Royal kiss of life for rare breeds
By FWi staff
PRINCE CHARLES has donated a substantial amount of money to help save some of Britains rarest farm animals from extinction.
The Rare Breeds Survival Trust launched a 2.5 million appeal in July 2001 to expand the “gene bank”.
The move came after the foot-and-mouth crisis threatened to wipe out unique breeds of cattle, sheep, pigs and goats.
Trust chief executive Rosemary Mansbridge said the money would help move the project further and will encourage others to provide vital support.
“A series of crises in farming including BSE, swine fever and now foot-and-mouth have resulted in millions of animals being destroyed.”
Animals at risk include the UKs only surviving herd of Vaynol cattle – a white, semi-wild breed maintained on a farm run by Leeds City Council.
Others under threat include British Lop pigs, Irish Moiled cattle, Castlemilk Moorit sheep, Boreray sheep and North Ronaldsay sheep.
Ms Mansbridge said that the trust must hold sufficient genetic material to help ensure that none of 63 endangered breeds are lost.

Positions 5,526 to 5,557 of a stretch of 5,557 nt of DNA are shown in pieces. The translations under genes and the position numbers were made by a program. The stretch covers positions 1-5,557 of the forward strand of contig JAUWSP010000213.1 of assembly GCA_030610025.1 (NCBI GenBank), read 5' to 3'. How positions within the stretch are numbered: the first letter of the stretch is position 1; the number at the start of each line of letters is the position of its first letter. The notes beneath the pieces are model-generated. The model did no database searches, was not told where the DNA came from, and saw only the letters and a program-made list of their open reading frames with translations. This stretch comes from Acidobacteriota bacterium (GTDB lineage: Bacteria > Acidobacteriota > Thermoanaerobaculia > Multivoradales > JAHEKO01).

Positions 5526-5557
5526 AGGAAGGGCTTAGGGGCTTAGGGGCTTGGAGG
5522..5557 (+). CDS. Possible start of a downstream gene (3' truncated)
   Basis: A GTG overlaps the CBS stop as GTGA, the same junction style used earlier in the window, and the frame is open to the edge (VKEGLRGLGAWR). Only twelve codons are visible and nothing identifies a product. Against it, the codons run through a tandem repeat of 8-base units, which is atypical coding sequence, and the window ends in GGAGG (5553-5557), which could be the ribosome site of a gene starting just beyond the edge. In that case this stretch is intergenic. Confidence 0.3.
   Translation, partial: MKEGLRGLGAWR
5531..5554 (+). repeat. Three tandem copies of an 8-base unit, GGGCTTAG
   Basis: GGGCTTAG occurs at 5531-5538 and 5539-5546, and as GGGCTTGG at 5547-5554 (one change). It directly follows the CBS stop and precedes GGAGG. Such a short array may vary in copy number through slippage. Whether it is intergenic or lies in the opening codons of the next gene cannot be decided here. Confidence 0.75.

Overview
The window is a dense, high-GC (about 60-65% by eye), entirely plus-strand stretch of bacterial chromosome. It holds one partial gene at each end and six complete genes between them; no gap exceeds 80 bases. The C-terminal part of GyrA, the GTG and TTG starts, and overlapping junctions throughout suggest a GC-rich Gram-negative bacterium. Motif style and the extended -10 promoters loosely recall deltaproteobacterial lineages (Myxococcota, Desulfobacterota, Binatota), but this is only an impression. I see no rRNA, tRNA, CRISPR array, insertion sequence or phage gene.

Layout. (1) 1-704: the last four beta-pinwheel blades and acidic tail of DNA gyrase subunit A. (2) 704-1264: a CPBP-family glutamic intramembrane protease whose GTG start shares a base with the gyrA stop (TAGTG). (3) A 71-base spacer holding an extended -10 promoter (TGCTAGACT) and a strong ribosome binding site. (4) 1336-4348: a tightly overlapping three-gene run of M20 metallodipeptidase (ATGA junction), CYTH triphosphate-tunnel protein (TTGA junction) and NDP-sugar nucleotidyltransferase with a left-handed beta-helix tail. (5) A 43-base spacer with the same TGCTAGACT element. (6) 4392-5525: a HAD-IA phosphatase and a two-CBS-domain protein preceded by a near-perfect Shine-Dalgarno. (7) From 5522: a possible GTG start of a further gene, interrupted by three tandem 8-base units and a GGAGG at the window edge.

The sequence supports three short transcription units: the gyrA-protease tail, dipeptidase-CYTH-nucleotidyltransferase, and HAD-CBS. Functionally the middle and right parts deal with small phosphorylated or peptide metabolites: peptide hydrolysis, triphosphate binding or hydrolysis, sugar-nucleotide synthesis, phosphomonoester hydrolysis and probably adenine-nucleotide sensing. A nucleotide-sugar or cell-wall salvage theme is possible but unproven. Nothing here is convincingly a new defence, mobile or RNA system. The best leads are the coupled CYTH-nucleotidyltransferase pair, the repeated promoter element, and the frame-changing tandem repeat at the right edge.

Some 20% of the 500 remaining Whitefaced Woodland breeding ewes have been destroyed in the last six months because of the foot-and-mouth crisis.
A quarter of the money would be used immediately to increase the collection of genetic material to ensure the future of rare breeds.
- Virus prompts gene bank appeal, FWi, 3 July, 2001
- Dolly scientists rare breed warning, FWi, 4 April, 2001
- Desperate bid to save rare breeds, FWi, 4 April, 2001
- Rare Breeds Survival Trust
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